“Provider Spotlight” is a series that highlights the wonderful team of healthcare providers and specialists here at the Kaplan Center for Integrative Medicine.
Laura Elizabeth Dorsett has always been fascinated by the relationship between spiritual life and physical health. She leads a free drop-in meditation class for all levels every Wednesday from 7:30 – 8:30 pm.
Why did you choose your specialty?
After experiencing the competitiveness of the ballet world for much of my life, Yoga gave me a way to experience my body in a room without mirrors. I was able to begin a new relationship with my body that was based on what my body felt like, rather than what it looked like to others in a performance environment. Little did I know that it was really a way of connecting more deeply to my inner life.
Around that time, I was also grieving the loss of my father, with whom I was very close, and who transitioned from this life when I was 23. I had no understanding of how to relate to grief and I lived in denial for several years, experiencing anxiety attacks, pain in my body at the same location as his tumor, and general emotional paralysis. It was Yoga that broke open the dam; in reconnecting to my body in a loving and conscious way, I was able to experience the feelings that had been locked up inside me. As I faced these feelings, the most astonishing thing happened: a tremendous peace would come over me right in the midst of the most emotional intensity. It was here that my spiritual life was born. For me, Yoga became the means of a profound spiritual awakening. And yet this awakening of spirit occurred within the context of the physical body, of listening to it, accepting it, and letting its intelligence guide me toward greater awareness and acceptance.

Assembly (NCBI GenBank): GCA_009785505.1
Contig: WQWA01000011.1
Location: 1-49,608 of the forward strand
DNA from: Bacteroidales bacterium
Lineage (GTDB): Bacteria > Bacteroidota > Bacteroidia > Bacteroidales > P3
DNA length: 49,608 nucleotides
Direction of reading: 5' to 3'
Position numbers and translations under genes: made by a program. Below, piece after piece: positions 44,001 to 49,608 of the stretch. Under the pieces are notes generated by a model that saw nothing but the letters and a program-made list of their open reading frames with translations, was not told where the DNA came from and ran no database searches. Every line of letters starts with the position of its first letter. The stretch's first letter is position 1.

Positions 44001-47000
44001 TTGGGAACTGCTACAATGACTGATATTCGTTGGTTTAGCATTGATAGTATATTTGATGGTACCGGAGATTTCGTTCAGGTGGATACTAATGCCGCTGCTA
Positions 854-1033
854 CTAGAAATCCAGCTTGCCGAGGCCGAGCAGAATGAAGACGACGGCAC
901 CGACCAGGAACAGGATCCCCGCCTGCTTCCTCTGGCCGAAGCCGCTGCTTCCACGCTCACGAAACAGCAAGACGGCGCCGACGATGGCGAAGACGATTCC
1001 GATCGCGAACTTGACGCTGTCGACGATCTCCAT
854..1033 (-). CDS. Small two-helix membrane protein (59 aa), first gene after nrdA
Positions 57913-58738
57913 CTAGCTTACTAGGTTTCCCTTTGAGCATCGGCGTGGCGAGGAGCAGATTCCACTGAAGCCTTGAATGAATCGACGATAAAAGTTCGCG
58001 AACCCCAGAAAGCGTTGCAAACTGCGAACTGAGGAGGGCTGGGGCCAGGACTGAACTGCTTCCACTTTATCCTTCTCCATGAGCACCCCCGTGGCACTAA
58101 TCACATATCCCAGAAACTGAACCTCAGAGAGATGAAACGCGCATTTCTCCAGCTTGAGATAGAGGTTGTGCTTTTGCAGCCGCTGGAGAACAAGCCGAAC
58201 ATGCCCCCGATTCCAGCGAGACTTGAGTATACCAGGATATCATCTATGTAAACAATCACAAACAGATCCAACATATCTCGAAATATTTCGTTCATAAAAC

Just as Yoga changed my life, my dharma (Sanskrit for “calling” or “duty”) in this life is to awaken others to its profound possibilities.
What is the biggest challenge in your practice and how do you overcome it?
When self-judgment arises, I usually recognize it relatively quickly – “Ah, here we go… Hello, self-judgement.” I breathe into it, acknowledge it by placing a hand on my heart, and I reassure myself as if I am reassuring a small child. If I am really stuck in it, I sometimes do some gazing with my husband. We simply look in each other’s eyes and focus on our breathing for about a minute. It is an excellent way of bringing myself back home to presence and to feeling unconditionally accepted. I encourage people to try this with their partner, friend, or even – and perhaps more effectively – their pet! Having the unconditional presence of another being with you, especially while experiencing a harsh and unkind inner environment, is extraordinarily healing.
What’s the one piece of advice that you give to all of your patients?
You are exactly where you are supposed to be. Feel Life’s perfection working through you and as you, letting go of your ideas of how things are supposed to be and opening to how they are… a great surprise awaits you when you do this.
What are some of your interests and/or pastimes outside of work?
I love singing kirtan (devotional yoga music and mantras), spending time in nature with my family, curling up with a book, cranking up some music and having spontaneous dance parties around the house… lately we’ve been putting on the song “Afreen” from the “100 Foot Journey” soundtrack (highly recommended stress release!)
If you could choose another career, what would it be?
There is nothing else I would be doing other than what I am doing!Print this page